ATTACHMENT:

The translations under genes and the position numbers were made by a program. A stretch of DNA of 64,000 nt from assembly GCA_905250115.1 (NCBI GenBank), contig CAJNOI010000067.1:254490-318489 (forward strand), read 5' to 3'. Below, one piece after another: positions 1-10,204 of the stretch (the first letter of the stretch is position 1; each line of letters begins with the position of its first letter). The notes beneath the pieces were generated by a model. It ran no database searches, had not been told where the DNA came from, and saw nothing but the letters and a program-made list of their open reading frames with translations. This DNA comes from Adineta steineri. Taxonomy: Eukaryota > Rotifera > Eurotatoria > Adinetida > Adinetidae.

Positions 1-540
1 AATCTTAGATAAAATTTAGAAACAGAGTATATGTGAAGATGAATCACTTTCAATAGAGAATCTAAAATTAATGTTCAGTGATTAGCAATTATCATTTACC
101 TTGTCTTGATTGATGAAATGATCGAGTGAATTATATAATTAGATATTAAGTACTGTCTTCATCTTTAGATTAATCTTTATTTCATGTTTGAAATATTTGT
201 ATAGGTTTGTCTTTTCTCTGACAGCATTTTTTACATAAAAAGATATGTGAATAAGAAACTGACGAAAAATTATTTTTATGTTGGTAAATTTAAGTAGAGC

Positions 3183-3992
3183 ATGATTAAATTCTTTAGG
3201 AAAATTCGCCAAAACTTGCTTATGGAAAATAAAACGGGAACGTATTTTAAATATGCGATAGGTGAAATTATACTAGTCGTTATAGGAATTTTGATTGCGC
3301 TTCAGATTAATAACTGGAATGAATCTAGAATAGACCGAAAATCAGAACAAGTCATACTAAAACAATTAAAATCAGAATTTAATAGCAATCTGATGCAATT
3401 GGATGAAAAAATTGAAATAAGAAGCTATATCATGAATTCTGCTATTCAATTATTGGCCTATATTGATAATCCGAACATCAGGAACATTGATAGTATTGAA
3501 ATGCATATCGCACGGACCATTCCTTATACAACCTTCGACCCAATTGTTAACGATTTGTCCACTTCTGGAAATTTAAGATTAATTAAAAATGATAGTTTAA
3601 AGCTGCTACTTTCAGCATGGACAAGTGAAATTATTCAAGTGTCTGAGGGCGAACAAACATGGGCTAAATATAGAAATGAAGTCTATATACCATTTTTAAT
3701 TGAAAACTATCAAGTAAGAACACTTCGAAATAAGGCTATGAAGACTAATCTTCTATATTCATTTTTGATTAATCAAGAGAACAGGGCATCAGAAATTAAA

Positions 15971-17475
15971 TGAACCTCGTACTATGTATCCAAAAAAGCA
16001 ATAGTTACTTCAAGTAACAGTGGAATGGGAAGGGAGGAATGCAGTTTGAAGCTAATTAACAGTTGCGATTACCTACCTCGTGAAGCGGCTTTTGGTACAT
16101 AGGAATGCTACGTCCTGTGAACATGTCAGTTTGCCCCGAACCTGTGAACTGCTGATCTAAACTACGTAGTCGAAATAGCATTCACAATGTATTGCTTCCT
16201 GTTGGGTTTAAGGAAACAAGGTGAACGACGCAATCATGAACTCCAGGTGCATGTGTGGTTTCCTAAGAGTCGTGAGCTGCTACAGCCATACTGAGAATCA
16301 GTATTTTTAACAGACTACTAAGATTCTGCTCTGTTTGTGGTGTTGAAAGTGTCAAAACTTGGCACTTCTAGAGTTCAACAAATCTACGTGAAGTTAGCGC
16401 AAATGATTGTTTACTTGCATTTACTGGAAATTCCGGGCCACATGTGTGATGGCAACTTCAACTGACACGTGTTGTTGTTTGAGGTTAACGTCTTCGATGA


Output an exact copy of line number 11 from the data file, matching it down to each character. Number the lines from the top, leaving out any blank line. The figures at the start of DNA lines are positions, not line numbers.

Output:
3501 ATGCATATCGCACGGACCATTCCTTATACAACCTTCGACCCAATTGTTAACGATTTGTCCACTTCTGGAAATTTAAGATTAATTAAAAATGATAGTTTAA